Reserves divided into zones

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By Dr Michelina Andreucci

SINCE the ‘reserve’ was considered to ‘lack any distinct topographical features’, it was considered preferable to divide it into zones on a vegetation and soil basis and, as a result, five fairly distinct zones can be differentiated. 

These were:

λ The Mopane Zone, covering an estimated 47 000 acres with very sparse grass cover, yellow mopane type of soils and the arable land just like the other four zones is in centralised blocks and under regular cultivation; 

λ Jesi Bush Zone, a very dense thicket of approximately 15 000 acres in size, situated in the central part of the reserve on white sandy soils and its stocking situation was rather ‘on the heavy side’;

λ Renje Vlei Zone, of approximately 12 000 acres; is a flat depression in the central portion of the Renje River and was purely a grazing area;

λ The Msasa, Mfuti (Mupfuti), Acacia Zone, about 15 000 acres in size, situated on white sandy and grey silty loam soils in the central portion of the reserve east of the Renje Vlei, appeared to provide the best grazing in the reserve; 

λ The banks of the Umniati River – a narrow strip zone of alluvial soils occurring along the river, extending to approximately 10 000 acres and often realised good yields. 

The five major zones are said to be relatively flat and, as such, the reserve was hardly affected by serious erosion requiring the building of contour ridges in the arable lands.  

However, this argument has been proved to be simply academic as most informants testified to being compelled to erect contours and maintain them in good condition – a very laborious and onerous task indeed.

An advertisement to encourage contours everywhere was often flighted by the Natural Resources Board (NRB) of Southern Rhodesia which suggested that: “Contour ridges slow down the flow of water in our fields. 

They conserve the soil. 

They cost money to build, but they save more.  

Keep them in good repair.”

In a written message, while avoiding a direct mention of contours, which had become a sensitive subject, the vice-president of the Southern Rhodesia African Farmers Union at that time, said: “African farmers could show other Africans that farming is the best science in this world – it is giving and will continue to give to the starving world,…” and added that: “It was the duty of all farmers to fight erosion and put right what has been spoilt by rains in the form of soil erosion and other agents of nature.”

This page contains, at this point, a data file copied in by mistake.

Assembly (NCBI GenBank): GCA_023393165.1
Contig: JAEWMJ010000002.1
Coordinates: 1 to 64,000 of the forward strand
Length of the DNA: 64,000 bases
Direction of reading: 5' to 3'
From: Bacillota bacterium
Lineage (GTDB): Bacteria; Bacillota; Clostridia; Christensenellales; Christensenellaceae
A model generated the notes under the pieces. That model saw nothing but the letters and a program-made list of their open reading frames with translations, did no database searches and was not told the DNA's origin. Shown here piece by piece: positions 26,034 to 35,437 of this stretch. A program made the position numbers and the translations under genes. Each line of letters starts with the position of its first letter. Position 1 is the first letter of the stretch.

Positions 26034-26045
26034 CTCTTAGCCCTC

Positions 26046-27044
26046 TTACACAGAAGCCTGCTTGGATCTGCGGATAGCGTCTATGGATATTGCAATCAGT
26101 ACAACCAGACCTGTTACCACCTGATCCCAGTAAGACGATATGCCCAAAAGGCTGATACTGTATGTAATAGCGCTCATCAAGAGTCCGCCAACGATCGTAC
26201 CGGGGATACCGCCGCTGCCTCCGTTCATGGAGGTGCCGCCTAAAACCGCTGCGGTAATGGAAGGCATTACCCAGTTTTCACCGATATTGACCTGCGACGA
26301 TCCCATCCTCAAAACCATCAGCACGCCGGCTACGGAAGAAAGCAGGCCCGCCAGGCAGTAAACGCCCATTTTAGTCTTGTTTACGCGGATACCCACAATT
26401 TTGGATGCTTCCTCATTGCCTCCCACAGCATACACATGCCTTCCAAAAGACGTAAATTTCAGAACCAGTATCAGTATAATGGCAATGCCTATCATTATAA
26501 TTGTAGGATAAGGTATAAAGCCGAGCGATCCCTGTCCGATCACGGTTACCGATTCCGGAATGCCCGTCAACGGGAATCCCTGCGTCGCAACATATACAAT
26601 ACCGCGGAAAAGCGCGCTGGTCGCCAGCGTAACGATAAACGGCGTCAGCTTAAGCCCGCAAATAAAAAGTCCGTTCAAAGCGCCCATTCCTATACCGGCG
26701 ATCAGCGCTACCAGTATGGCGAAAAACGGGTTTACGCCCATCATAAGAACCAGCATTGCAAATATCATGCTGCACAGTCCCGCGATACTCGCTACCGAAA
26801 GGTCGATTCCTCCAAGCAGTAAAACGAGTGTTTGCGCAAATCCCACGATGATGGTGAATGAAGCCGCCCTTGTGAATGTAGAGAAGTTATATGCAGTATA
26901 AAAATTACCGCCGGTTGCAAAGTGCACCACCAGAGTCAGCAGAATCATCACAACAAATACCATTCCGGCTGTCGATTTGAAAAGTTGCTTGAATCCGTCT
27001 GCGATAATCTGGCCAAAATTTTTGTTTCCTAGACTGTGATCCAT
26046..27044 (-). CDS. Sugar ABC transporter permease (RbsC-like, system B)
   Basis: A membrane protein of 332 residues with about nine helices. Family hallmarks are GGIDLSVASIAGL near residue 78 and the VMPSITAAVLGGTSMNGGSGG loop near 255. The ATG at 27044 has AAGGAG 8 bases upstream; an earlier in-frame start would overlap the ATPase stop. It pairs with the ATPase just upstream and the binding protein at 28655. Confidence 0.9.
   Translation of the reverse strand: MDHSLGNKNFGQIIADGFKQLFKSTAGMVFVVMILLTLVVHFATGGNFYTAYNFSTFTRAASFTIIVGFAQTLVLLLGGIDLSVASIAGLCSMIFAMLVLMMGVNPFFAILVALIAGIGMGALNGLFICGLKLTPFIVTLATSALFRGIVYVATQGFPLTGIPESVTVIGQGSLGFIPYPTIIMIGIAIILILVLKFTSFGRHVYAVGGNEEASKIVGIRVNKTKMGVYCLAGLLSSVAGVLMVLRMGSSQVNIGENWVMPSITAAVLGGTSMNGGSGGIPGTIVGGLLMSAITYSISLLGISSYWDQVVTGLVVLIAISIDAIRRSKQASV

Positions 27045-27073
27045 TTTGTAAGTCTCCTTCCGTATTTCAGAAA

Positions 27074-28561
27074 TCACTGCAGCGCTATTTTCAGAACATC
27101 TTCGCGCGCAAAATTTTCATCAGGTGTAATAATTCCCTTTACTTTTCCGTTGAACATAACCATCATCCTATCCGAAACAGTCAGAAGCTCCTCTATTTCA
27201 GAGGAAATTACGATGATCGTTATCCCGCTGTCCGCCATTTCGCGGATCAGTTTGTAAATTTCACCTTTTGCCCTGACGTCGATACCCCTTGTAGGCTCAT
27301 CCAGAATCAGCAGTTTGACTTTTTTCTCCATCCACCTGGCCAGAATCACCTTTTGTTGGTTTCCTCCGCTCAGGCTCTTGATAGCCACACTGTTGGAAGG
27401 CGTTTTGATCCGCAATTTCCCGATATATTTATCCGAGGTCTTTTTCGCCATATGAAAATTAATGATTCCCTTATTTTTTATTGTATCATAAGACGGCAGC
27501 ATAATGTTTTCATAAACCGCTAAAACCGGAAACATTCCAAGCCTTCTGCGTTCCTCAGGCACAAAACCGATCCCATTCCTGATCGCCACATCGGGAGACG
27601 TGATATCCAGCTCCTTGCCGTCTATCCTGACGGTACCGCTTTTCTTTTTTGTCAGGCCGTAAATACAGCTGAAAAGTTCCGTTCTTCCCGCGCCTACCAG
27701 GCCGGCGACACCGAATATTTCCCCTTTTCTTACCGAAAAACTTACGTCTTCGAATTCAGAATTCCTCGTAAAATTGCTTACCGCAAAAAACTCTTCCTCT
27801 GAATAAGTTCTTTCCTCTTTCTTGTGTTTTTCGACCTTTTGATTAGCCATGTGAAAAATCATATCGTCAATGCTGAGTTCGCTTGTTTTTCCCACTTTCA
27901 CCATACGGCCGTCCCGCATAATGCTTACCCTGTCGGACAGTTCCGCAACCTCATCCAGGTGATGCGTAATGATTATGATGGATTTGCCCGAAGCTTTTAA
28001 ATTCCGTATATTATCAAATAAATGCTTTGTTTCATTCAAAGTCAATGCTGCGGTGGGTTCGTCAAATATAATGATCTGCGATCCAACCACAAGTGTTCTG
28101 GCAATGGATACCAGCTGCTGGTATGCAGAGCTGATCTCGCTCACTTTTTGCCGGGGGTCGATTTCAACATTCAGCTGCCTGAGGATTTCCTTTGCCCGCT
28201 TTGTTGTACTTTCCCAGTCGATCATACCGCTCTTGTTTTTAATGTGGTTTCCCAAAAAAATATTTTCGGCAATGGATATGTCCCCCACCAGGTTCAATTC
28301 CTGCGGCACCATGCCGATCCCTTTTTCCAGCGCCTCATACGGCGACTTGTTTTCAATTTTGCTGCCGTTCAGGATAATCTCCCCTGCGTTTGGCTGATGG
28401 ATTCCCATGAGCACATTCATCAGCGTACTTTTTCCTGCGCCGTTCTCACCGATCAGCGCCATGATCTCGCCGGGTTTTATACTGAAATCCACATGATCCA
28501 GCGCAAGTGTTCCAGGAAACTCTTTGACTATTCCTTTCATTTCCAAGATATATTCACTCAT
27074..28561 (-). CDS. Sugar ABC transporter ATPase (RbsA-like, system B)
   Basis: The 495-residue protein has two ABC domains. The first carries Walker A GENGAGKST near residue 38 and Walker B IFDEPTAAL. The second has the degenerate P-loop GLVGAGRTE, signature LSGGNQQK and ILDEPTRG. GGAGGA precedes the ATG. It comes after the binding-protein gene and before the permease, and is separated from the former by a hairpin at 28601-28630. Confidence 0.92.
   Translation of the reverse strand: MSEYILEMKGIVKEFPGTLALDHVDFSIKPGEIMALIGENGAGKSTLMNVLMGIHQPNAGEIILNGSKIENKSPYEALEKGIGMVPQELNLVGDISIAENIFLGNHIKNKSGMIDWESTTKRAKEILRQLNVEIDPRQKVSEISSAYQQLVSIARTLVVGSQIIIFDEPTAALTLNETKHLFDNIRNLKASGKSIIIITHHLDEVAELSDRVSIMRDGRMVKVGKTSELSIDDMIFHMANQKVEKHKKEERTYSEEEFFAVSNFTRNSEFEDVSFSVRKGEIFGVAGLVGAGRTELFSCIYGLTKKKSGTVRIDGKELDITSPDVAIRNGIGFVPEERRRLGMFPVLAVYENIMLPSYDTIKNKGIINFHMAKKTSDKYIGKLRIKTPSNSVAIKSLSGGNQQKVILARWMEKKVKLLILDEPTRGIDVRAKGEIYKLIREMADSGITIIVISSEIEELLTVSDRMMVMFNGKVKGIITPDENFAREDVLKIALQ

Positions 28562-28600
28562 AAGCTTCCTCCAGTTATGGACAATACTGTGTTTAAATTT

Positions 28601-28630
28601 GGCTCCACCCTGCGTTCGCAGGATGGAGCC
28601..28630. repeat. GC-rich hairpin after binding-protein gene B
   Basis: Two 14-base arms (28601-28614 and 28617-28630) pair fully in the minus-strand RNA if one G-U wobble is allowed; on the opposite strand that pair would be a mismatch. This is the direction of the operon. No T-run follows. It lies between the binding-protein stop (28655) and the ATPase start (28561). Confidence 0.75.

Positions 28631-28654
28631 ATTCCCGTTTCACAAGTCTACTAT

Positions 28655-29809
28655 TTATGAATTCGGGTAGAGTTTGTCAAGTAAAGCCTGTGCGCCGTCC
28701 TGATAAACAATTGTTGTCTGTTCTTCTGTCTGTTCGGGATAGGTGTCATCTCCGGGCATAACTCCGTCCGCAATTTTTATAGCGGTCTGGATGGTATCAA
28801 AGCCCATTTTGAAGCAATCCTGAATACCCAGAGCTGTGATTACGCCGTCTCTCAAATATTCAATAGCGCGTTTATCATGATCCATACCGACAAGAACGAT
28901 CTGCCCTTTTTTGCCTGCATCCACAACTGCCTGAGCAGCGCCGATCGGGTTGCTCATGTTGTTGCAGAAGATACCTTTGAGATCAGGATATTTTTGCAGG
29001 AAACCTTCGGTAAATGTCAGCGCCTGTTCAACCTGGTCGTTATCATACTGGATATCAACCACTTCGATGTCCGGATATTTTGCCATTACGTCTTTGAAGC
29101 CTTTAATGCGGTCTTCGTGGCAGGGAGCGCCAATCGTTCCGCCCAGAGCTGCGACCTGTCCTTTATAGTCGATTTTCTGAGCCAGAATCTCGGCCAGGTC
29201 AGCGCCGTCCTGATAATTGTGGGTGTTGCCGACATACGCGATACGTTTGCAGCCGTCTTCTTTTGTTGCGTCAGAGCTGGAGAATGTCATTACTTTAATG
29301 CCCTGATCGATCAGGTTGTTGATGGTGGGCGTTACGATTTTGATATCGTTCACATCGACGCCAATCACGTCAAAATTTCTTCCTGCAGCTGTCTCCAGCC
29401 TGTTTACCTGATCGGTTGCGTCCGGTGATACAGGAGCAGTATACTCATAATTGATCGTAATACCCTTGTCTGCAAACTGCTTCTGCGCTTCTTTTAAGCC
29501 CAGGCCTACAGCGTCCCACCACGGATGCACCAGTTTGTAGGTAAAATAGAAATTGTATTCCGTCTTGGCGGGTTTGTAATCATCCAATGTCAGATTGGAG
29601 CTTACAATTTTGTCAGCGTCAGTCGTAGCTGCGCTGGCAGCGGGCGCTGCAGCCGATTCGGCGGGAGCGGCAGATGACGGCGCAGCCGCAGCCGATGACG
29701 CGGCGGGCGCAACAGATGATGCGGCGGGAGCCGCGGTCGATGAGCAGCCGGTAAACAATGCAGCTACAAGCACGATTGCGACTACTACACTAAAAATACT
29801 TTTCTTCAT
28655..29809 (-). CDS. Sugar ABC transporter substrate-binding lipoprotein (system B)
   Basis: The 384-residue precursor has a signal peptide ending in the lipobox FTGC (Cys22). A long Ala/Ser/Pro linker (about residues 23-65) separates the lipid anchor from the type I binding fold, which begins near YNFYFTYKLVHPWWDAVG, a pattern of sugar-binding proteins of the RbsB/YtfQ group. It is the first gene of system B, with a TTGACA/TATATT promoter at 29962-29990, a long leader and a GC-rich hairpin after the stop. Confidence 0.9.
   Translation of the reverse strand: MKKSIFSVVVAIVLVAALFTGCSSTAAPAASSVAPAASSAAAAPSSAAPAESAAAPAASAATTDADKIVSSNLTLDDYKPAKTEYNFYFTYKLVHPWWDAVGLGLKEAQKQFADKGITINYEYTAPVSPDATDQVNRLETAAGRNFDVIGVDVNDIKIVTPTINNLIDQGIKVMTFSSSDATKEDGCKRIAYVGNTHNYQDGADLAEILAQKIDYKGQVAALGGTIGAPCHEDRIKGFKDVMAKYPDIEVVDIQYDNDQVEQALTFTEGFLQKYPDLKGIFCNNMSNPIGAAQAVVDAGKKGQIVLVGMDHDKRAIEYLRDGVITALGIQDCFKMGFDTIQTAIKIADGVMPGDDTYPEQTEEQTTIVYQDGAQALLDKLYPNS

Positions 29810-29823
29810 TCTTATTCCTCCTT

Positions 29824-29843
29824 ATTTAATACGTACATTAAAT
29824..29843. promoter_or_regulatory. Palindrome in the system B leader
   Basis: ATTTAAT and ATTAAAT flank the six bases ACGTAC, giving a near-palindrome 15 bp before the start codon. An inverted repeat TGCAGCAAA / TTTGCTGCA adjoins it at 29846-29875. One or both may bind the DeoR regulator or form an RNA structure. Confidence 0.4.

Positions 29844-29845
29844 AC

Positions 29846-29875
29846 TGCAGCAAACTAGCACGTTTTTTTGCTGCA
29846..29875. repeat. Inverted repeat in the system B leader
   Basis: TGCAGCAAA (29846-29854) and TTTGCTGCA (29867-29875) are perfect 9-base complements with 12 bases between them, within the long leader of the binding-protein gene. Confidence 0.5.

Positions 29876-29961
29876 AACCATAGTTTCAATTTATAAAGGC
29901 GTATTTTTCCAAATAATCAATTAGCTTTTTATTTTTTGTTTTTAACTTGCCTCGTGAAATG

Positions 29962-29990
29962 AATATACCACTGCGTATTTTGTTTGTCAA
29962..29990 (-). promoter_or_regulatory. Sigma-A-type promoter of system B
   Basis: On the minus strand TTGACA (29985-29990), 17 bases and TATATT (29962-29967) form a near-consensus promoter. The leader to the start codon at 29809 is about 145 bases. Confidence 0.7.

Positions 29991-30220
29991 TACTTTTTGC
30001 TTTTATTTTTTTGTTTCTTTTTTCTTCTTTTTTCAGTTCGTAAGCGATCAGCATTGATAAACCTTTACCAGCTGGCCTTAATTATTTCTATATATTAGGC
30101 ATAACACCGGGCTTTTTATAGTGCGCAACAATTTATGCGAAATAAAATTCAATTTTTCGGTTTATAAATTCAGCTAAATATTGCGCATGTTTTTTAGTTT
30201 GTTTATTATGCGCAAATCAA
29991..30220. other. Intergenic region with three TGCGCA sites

Was he simply being cautious and diplomatic in avoiding the subject of contours?

In fact, all the people in the allocated area had been warned regarding the completion of beacons and interrupted contours for which individual orders had already been given in terms of the Land Husbandry Act regulations. 

Because the problem of erosion was of special concern to the Rhodesian Government ‘conscientising the natives on ‘the evils of erosion’ was prioritised, as it ‘…threatened the future of the agricultural industry and the national economy’.  

Statistical estimates showed soil loss rates from arable lands in the country to be of the order of 50 to 80 tonnes per hectare per year.  

It was argued, therefore, that at that rate of soil loss, ‘extensive areas of the communal lands will not be able to sustain even subsistence yields in three decades from now’.